From heavy metal to Native language robots, áyA Con showcases Indigenous creatives
As the opening guitar riffs rang out at the Levitt Pavilion just outside Denver on Friday night, eager heavy metal fans lined the barrier, cheering on the Arizona band Merciless Indian Savages as they kicked off a new Indigenous comic and arts festival.
The bands performing at the Rez Metal concert were among the many artists participating in áyA Con, an event designed to celebrate indigeneity and showcase Indigenous creators, similar to the Indigenous Pop Culture Expo, or IndigiPop X.
The word “áyA” is from the Lakota language, meaning “to change, to become.” The goal is to expand the notion of what art from Indigenous communities looks like, according to Kristina Maldonado Bad Hand, the director and co-founder of the three-day event.
“We have powwow dancing and we have a lot of our culture presenting, but we have toys up there,” Maldonado-Bad Hand said, motioning to the McNichols Civic Center, which hosted the event. “We've got comic books, there's anime stuff, there's horror stuff. It's really broadened.”
Performances ranged from stand-up comedy to poetry to heavy metal.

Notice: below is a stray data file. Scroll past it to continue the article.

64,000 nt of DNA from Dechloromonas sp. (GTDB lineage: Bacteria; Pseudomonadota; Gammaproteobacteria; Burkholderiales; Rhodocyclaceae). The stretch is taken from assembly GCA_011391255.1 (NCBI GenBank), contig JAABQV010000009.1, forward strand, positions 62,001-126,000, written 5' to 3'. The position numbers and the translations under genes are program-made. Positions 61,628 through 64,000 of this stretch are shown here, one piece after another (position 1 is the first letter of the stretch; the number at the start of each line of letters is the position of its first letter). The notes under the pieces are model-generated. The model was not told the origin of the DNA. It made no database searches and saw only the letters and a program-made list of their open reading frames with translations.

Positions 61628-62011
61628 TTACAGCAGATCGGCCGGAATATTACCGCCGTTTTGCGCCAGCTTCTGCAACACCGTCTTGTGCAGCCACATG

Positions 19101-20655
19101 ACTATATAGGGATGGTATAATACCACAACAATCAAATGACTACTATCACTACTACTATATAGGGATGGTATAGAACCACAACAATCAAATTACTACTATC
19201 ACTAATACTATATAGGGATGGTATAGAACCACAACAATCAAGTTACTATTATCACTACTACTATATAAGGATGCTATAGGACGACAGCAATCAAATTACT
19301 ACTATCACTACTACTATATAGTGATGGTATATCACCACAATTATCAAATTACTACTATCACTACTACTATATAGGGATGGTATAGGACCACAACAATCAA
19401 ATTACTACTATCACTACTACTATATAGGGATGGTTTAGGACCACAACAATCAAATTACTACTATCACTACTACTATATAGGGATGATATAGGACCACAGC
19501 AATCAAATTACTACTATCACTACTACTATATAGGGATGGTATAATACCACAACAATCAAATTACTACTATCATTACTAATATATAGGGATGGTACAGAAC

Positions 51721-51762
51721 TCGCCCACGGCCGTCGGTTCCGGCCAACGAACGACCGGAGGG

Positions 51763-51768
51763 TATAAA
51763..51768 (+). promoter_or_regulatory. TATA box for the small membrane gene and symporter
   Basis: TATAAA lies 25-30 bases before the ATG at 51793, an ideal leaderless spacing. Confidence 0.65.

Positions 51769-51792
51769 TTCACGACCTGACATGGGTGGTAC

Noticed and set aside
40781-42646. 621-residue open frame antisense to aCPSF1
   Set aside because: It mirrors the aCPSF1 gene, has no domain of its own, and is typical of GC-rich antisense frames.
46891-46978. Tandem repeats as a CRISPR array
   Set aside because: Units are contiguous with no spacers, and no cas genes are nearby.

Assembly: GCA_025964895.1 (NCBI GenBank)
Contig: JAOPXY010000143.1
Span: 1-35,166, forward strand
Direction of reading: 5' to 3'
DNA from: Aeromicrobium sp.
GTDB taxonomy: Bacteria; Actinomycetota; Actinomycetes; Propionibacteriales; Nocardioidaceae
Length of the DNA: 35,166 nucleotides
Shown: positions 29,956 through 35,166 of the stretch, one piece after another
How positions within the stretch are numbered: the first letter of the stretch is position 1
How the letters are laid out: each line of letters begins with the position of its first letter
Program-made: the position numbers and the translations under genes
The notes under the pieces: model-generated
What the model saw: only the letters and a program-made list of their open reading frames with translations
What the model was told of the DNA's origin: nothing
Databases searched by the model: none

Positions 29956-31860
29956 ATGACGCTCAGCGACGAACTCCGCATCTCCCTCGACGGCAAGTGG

“People think it's nonsense, but we’re spitting some knowledge that people are unaware of,” said Corey Ashley, the vocalist for Merciless Indian Savages. “Metal’s the perfect canvas to do that…Natives love metal and we’re no exception to that.”
Along with lyrics about addiction and death, their songs often reference cultural genocide and traumas inflicted upon Indigenous people. One of the songs is titled “Kill Man, Save The Indian,” which references the “White man came across the sea” lyric from Iron Maiden’s “Run to the Hills,” a song about killing Natives.
“So originally everybody knows, obviously, 'Kill the Indian, save the man,'” Ashley said, referring to the quote by Captain Richard H. Pratt, a soldier in the U.S. Army who wanted Natives to assimilate. "But we're like, you know, f— that. We want to empower our people and we want to denounce this way of saying it.”
Other bands that played Friday night explored similar themes. The all-female group Suspended, from Albuquerque, N.M., played an instrumental track titled “Murdered and Missing,” after the thousands of unsolved cases of missing and murdered Indigenous people.
“I had tried to write lyrics several times, but I think it ended up just being an instrumental because I think the music just really speaks for itself,” said Amanda Castillo, a guitarist and vocalist with Suspended.
Ruben Dawahoya, Merciless Indian Savages’s bass player, said he wants to show that Indigenous people belong in the heavy metal space, too.